OK, China is changing. A lot. As a result of government efforts to combat animal cruelty, people in China are now debating whether or not to make eating dog or cat a crime. There is an old Chinese saying “we eat everything with four legs except the table,” and I have eaten all sorts of animals as a guest at various banquets. Travelers to China, however, should not be worried about accidentally eating animals that they may consider pets – in general, exotic meats like dog are much more expensive than pork or beef, so one has to try harder to get them on your plate. Think of the storyline of that 1990 Matthew Broderick classic The Freshman. It’s more likely to be pork or chicken than anything exotic.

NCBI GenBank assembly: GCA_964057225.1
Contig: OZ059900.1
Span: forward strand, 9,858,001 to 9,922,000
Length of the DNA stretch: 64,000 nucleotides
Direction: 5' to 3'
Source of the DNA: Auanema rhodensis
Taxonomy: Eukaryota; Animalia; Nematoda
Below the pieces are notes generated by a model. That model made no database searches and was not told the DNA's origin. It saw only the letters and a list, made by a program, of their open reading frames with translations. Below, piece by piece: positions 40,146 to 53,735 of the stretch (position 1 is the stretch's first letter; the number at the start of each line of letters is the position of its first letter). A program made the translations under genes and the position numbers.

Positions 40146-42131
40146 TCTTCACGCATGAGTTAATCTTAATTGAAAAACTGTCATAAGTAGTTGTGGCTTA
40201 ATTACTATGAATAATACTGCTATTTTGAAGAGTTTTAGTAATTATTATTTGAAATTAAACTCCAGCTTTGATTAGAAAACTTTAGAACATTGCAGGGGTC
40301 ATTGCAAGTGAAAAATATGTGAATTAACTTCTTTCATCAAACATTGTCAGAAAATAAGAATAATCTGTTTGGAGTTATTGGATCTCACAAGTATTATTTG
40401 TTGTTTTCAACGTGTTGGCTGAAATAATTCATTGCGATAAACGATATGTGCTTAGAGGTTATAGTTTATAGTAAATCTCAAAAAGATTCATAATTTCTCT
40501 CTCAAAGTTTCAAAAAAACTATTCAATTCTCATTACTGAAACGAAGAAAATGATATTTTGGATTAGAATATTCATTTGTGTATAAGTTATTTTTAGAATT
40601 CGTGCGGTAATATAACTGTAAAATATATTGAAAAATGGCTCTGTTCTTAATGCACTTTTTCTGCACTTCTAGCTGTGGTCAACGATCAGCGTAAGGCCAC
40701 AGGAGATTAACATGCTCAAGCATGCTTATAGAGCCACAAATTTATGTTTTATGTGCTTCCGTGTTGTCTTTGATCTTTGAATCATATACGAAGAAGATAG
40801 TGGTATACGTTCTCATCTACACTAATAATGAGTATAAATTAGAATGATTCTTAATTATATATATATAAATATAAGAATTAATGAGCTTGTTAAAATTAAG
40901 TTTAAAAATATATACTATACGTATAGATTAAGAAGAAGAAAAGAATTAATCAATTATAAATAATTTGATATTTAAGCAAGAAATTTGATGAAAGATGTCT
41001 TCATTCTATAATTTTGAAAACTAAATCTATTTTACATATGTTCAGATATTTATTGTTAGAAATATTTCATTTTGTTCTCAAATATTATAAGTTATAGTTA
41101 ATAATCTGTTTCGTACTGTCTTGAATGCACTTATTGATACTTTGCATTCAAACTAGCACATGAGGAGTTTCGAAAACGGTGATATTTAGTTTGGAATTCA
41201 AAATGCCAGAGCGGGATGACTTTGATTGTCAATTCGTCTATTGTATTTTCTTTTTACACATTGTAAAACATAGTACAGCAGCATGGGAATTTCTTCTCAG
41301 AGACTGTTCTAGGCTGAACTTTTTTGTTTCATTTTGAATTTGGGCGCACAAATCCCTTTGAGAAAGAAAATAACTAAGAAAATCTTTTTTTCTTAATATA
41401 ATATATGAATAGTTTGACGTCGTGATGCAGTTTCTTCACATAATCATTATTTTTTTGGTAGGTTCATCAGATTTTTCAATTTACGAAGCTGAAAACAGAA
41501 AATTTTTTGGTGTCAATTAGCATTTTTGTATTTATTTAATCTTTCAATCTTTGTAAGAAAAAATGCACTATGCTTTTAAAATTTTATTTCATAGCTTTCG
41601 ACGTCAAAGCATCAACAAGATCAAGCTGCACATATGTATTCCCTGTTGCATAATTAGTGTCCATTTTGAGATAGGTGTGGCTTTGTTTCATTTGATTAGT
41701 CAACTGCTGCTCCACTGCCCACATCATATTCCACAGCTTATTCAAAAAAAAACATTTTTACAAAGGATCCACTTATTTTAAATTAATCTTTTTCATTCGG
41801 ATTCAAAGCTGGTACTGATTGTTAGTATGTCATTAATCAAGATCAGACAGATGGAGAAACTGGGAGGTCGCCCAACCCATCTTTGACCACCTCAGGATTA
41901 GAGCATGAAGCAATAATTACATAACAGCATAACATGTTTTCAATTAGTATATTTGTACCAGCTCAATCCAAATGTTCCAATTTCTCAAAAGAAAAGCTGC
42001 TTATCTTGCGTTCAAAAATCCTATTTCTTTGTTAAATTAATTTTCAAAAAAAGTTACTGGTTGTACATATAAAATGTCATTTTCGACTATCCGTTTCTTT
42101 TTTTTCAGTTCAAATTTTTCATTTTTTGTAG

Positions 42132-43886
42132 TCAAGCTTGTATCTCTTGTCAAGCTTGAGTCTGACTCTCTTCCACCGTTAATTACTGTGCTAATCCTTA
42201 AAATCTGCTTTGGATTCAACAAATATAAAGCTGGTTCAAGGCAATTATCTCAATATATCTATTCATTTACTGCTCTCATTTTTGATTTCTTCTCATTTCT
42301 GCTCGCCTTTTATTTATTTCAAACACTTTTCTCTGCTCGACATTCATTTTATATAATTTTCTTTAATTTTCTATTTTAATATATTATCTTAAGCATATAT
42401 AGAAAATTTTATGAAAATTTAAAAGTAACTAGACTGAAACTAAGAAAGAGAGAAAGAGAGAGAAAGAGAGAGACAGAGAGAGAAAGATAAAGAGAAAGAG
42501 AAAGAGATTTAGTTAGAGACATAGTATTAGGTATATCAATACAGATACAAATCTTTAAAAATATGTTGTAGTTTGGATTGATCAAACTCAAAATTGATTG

“Cooking [dogs and cats] alive must be punished but which meat to eat should be people’s own choice,” said a commentary on Xinhua Daily in Nanjing. “Some people in China still can’t afford meat. We should not blindly copy Western values.”
But this quote is interesting not because of cultural pride or traditionalism – I think it says a lot about the emergence of a “confidant China” – a China that can say no (yes, I know that book has been written), because its GDP will surpass the current #1 (USA) in ten years (according to PriceWaterhouseCoopers; read this analysis in the New York Times).